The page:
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Correspondence  |   November 2004
Cervical Epidural Steroid Injection: Impact of Cervical Epidural Anatomy
Author Notes
  • Case Western Reserve University and Louis Stokes Cleveland Department of Veterans Affairs Medical Center, Cleveland, Ohio.
Article Information
Correspondence
Correspondence   |   November 2004
Cervical Epidural Steroid Injection: Impact of Cervical Epidural Anatomy
Anesthesiology 11 2004, Vol.101, 1238-1239. doi:
Anesthesiology 11 2004, Vol.101, 1238-1239. doi:
To the Editor:—
I read with interest the case report by Dietrich and Smith1 describing a rare and potentially catastrophic complication of cervical epidural steroid injection. In their discussion, the authors comment on the technical aspects of cervical epidural steroid injection and also describe measures to minimize such complications. They suggest using the prone position, advancing the needle under continuous fluoroscopic guidance, and avoiding performing the injection at the level of a large protruding disc.
As for the prone position as a way to minimize the likelihood of such complication, there is no evidence presented supporting that notion. In fact, many practitioners continue to use the sitting position for cervical epidural steroid injection but with the forehead supported on a fixed object. Their suggestion of advancing the needle under continuous fluoroscopic guidance is impractical and involves significant radiation beam exposure to both the patient and the clinician performing the procedure. On the other hand, the epidural anatomy may explain the complication that the authors describe. In his article, Hogan2 found that above the C7–T1 level, the posterior epidural space is almost nonexistent. That makes the use of the loss-of-resistance technique or the hanging drop technique more hazardous and difficult if performed above this level. Hogan warned against advancing the needle in areas of the spine where the anteroposterior depth of the posterior epidural space is diminished, predicting dural puncture. Furthermore, it is common practice to perform cervical epidural steroid injection at C7–T1 or below when the interlaminar approach is used. Hogan advocates the use of an epidural catheter when attempting a cervical epidural steroid injection for treatment of pathology in the upper cervical spine. In this case, the dural puncture was not recognized, and possible intraneural injection in the spinal cord or the nerve root resulted in granuloma formation. That could explain the “lightening bolt” feeling that the patient experienced in the different aspects of her right arm. It has been also advocated to avoid entry at a spinal level where a large protruding disc is present. The authors addressed that issue adequately. Therefore, the choice of entry at C6–C7 could not be ruled out as the etiology of this unfortunate accident. If the entry had been at a lower level, this complication might have been avoided.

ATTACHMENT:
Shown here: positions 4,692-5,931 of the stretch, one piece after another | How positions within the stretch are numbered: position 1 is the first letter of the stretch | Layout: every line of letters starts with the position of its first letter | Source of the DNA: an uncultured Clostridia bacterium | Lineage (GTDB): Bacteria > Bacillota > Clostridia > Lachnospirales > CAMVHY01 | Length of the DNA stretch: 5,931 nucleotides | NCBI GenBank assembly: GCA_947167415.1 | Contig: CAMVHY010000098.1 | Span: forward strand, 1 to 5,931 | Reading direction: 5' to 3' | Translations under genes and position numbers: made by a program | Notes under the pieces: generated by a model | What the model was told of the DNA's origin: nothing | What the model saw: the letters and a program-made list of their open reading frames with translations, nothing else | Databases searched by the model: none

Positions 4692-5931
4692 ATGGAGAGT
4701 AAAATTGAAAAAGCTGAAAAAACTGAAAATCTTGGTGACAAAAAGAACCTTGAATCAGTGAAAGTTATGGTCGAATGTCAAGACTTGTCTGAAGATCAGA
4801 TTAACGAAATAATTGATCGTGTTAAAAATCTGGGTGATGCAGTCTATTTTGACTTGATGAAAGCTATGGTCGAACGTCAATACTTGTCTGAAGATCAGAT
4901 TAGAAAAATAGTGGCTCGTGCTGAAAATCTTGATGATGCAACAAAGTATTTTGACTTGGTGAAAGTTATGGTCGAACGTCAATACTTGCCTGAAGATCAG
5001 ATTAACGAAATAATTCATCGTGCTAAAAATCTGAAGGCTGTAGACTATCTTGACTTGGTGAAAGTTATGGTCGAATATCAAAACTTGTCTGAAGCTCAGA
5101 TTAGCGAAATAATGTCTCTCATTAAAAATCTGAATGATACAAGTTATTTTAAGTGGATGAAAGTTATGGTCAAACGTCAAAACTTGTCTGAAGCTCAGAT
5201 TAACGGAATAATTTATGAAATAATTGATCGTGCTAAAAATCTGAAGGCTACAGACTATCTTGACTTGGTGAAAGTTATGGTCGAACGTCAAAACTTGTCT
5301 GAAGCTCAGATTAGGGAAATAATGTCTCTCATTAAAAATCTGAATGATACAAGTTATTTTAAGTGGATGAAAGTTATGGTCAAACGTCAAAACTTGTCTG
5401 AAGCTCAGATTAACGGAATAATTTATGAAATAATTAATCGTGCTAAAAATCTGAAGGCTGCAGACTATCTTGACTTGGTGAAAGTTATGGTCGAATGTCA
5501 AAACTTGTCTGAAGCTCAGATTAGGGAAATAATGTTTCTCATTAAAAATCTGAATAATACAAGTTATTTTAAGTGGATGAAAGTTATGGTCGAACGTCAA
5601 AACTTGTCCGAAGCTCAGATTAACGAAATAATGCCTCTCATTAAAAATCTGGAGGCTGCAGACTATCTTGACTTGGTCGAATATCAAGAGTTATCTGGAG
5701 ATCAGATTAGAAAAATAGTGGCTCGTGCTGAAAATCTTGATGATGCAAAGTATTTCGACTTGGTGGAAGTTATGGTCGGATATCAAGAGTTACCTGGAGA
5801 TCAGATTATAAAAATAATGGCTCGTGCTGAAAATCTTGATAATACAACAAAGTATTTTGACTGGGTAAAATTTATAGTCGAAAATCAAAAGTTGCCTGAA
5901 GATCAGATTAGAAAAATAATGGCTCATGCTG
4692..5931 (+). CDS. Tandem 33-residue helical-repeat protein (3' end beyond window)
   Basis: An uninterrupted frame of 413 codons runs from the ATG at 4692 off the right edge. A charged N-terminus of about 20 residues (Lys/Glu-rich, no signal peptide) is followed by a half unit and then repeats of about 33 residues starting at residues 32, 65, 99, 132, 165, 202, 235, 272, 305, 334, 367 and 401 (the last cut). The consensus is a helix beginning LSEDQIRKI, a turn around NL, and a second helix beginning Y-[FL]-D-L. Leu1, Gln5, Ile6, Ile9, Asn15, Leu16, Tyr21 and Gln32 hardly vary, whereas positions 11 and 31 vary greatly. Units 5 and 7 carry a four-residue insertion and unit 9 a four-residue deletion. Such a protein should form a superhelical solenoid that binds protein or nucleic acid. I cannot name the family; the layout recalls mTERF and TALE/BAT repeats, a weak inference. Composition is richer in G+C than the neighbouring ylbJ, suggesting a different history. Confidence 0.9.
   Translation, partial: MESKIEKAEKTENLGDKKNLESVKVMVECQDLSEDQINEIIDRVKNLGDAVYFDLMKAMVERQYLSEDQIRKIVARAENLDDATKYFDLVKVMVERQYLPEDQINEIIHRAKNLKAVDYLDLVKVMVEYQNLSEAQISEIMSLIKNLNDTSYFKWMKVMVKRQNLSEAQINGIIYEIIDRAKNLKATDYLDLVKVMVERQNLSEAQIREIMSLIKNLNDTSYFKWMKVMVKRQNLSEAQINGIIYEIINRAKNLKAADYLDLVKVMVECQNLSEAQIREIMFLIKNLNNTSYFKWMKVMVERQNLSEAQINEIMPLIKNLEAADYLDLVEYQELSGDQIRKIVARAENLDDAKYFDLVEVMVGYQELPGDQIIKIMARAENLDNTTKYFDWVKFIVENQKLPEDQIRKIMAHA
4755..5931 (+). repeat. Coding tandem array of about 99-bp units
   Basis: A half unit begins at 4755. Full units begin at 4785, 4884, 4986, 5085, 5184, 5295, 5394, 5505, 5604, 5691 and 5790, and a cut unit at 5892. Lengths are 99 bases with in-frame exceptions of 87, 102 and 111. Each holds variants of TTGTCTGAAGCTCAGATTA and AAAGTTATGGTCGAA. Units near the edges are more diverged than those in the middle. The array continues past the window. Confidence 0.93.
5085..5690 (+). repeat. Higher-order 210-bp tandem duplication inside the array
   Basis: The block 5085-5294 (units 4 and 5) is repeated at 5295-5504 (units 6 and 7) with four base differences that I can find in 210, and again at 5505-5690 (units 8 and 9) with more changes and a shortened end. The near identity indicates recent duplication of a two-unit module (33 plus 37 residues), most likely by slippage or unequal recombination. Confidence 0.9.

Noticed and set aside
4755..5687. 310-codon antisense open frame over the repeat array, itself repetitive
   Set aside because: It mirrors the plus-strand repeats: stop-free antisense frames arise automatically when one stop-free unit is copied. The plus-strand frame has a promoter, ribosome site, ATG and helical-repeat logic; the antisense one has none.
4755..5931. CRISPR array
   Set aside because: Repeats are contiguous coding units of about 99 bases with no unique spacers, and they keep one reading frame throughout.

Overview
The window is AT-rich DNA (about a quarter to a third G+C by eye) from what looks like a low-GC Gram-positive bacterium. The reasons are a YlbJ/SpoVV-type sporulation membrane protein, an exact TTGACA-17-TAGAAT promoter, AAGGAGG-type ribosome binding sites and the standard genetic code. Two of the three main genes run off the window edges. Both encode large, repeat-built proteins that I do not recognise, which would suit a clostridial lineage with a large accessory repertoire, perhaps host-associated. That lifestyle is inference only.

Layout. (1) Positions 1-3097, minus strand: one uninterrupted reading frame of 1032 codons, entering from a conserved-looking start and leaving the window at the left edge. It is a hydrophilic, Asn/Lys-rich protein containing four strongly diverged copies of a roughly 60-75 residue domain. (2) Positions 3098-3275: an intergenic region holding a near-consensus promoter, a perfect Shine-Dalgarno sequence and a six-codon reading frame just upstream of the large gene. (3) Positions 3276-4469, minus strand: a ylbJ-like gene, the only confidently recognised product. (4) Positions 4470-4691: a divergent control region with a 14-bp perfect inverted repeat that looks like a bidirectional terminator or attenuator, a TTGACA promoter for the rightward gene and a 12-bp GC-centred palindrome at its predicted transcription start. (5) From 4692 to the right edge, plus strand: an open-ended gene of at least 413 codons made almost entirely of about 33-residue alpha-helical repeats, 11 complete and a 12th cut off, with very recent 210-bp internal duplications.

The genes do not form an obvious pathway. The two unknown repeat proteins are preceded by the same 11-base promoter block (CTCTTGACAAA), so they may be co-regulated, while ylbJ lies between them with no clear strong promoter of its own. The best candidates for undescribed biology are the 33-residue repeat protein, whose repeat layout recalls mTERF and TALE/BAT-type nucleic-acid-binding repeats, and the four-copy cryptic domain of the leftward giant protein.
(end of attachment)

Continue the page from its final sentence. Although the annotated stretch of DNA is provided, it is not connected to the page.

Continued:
In conclusion, the meticulous study of the anatomy of the spine and its surrounding tissues is an essential first step before embarking into such a hazardous invasive procedure. The clinical concepts that were presented by Hogan2 in his article are extremely valuable. Through this clinical report and others, we continue to learn and identify the hazardous potential of the many procedures we perform in the field of pain medicine.
Case Western Reserve University and Louis Stokes Cleveland Department of Veterans Affairs Medical Center, Cleveland, Ohio.
References
Dietrich CL, Smith CE: Epidural granuloma and intracranial hypotension resulting from cervical epidural steroid injection. Anesthesiology 2004; 100:445–7Dietrich, CL Smith, CE
Hogan QH: Epidural anatomy examined by cryomicrotome section. Anesthesiology 1996; 21:395–406Hogan, QH